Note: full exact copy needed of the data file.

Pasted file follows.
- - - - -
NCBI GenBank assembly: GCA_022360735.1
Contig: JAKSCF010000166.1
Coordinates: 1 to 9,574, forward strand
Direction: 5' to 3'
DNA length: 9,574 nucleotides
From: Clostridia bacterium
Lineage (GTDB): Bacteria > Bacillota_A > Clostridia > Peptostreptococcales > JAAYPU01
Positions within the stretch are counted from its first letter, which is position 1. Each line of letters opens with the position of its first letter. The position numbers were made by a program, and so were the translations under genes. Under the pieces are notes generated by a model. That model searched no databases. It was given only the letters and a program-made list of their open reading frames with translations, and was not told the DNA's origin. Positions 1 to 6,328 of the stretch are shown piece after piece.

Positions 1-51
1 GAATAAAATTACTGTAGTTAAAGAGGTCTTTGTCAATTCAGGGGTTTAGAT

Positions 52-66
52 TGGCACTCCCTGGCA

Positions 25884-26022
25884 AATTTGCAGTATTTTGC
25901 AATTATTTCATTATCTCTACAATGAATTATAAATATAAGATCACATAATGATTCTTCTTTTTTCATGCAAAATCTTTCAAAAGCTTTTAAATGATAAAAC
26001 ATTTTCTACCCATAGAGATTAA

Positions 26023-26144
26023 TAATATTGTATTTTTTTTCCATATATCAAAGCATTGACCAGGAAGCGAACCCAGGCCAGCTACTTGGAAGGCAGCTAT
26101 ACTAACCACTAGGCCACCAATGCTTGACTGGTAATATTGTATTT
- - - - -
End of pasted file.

NCBI GenBank assembly: GCA_022360735.1
Contig: JAKSCF010000166.1
Coordinates: 1 to 9,574, forward strand
Direction: 5' to 3'
DNA length: 9,574 nucleotides
From: Clostridia bacterium
Lineage (GTDB): Bacteria > Bacillota_A > Clostridia > Peptostreptococcales > JAAYPU01
Positions within the stretch are counted from its first letter, which is position 1. Each line of letters opens with the position of its first letter. The position numbers were made by a program, and so were the translations under genes. Under the pieces are notes generated by a model. That model searched no databases. It was given only the letters and a program-made list of their open reading frames with translations, and was not told the DNA's origin. Positions 1 to 6,328 of the stretch are shown piece after piece.

Positions 1-51
1 GAATAAAATTACTGTAGTTAAAGAGGTCTTTGTCAATTCAGGGGTTTAGAT

Positions 52-66
52 TGGCACTCCCTGGCA

Positions 25884-26022
25884 AATTTGCAGTATTTTGC
25901 AATTATTTCATTATCTCTACAATGAATTATAAATATAAGATCACATAATGATTCTTCTTTTTTCATGCAAAATCTTTCAAAAGCTTTTAAATGATAAAAC
26001 ATTTTCTACCCATAGAGATTAA

Positions 26023-26144
26023 TAATATTGTATTTTTTTTCCATATATCAAAGCATTGACCAGGAAGCGAACCCAGGCCAGCTACTTGGAAGGCAGCTAT
26101 ACTAACCACTAGGCCACCAATGCTTGACTGGTAATATTGTATTT